Most people know the Spanish artist, Pablo Picasso, for his surreal and abstract paintings, but he also worked with clay. Much of his work was largely influenced by African artifacts, inspiring him to produce pottery, but also to create paint-and-paper masks on figures in his work.
Help your child get inspired by Picasso's inspiration! This project shows him how to create a Picasso-style, three-dimensional mask. He'll experiment just like the master, adding in vivid colors and wild patterns as he sees fit.
What You Do:
- Before starting this project, share images of tribal masks from South America and Africa with your child, as well as other pottery work by Picasso.
- Have your child draw an outline of his mask in pencil on the cardboard. Remember: it needs to be a bit larger than his face, as it will be slightly bent to appear three-dimensional.
- Help or supervise him as he cuts out the mask shape.
- Next, ask him to draw the outline for the eyes and mouth on the mask. Ask him if he wishes to create a mouth with a unique expression, or even one that includes teeth. What does he want the eyes to look like? They can be large or small, or shaped in any style that he wishes.
- Then, have him cut a triangular piece of cardboard for the nose (either long or short, wide or thin). This also needs to be drawn larger because it will also be bent when it's attached to the mask.
- Help him gently bend (not fold) the mask, so it's curved and appears to fit over a face. While holding it in position, have him observe the top area of the mask that will need support in order to stay in place. Together, determine the size of the cardboard that will need to be cut to keep the mask rounded.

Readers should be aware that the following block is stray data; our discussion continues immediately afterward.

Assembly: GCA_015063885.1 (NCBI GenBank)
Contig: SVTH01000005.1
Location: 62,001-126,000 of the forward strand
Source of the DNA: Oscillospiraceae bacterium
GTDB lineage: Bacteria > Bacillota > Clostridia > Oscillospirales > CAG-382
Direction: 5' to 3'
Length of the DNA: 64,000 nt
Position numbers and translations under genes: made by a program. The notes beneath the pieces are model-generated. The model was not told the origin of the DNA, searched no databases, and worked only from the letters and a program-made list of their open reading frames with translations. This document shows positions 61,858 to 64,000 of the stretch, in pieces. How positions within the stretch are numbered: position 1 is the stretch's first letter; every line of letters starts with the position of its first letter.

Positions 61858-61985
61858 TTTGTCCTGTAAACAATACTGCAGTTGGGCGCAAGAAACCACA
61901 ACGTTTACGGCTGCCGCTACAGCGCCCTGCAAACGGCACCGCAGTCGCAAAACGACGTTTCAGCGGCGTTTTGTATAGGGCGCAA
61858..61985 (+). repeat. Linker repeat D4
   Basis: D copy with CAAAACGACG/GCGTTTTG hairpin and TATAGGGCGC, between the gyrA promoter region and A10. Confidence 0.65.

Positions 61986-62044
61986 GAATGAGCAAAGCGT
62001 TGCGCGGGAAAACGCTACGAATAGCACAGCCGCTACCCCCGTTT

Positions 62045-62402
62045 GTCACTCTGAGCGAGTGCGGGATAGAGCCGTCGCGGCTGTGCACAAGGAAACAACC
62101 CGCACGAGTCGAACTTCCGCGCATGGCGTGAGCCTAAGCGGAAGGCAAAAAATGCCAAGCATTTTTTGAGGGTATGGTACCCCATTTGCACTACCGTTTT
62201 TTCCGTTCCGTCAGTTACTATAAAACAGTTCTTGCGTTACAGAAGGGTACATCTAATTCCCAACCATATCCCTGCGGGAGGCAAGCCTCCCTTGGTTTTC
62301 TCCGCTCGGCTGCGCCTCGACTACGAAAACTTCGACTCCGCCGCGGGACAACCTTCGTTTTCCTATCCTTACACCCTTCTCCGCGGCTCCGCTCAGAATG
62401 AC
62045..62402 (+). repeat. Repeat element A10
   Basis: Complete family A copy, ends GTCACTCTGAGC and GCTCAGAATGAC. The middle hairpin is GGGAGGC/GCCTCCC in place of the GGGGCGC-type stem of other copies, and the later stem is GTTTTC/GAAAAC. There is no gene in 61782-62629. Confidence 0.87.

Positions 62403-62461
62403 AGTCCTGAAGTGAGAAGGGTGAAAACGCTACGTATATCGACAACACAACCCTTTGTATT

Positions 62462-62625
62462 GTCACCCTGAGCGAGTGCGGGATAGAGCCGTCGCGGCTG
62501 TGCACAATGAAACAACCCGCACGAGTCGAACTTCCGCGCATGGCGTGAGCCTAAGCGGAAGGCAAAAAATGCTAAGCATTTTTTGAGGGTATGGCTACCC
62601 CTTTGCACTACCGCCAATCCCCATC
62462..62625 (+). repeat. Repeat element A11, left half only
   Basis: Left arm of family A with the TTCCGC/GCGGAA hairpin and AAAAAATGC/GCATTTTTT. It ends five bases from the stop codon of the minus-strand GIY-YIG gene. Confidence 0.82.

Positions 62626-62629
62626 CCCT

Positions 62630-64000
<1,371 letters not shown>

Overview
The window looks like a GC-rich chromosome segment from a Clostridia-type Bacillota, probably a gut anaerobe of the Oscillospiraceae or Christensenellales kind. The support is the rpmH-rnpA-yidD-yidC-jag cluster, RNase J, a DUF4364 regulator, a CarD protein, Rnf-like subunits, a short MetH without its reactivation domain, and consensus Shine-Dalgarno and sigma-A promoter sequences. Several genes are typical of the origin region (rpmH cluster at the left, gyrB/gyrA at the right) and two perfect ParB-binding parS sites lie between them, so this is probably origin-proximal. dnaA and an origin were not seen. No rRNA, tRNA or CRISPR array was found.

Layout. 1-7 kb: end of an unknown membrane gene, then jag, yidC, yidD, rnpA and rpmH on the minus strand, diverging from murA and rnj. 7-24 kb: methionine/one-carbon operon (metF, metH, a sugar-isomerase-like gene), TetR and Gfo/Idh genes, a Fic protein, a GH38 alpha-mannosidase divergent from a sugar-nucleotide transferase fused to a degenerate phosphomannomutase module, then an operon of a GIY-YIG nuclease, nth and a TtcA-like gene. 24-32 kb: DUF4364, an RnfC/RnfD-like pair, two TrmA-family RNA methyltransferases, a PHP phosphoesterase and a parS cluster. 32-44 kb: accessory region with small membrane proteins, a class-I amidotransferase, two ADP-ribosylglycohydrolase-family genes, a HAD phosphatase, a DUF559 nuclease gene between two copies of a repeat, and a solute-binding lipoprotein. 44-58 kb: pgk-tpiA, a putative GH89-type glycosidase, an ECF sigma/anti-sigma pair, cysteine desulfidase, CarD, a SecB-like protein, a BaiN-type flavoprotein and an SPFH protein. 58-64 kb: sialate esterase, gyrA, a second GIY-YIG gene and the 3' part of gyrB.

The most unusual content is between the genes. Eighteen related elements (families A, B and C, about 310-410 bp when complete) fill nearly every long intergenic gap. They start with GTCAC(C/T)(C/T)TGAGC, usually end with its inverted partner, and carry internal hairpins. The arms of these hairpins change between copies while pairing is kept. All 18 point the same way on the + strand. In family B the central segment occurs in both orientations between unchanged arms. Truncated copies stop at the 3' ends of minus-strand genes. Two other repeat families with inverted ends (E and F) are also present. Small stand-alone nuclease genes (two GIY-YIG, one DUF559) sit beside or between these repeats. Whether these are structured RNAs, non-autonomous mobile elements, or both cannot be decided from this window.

- Make sure to assist him as he draws and cuts the top mask shape from the cardboard.
- Next, discuss the designs he's interested in creating on the mask, and help him carefully design and paint the mask. Allow it to dry.
- Using white glue, have him add on any colored tissue paper that he wants to use to decorate the eyes, lips, or other patterns. He can glue down string or use toilet paper dipped in glue to help build up ridges, then cover the shapes with colored tissue paper for a more three-dimensional effect. Shapes may take a while to build up, but the effect looks amazing! Set aside to dry.
- Now, have him place tape on the edge of the shape that he has cut out to help hold the top of the mask in a curved shape. Make sure he places plenty of tape on the holding piece, as well as the mask itself, to really keep it in a curved position.
- Next, have him tape the inside of the nose piece and press it down onto the mask in a bent position. Have him reinforce the edges of the nose with plenty of tape, to make sure it stays on.
- Using paint and tissue paper, ask him to cover the nose and the top of the mask, so that it blends in with the rest of the design.
Did You Know? Tribal masks from Africa and Latin America were often used to protect villages by scaring away bad spirits. This is why so many masks have wide eyes and show sharp teeth. They were also used during celebrations to invite good spirits into their festivities. Masks worn my warriors often depict spirit animals and symbols of strength, such as the stripes from a tiger.
Ellen Dean has worked as an art educator in Thailand since 2005, working with both children and adults. She has also been a professional artist working in painting, sculpture and photography since 1996.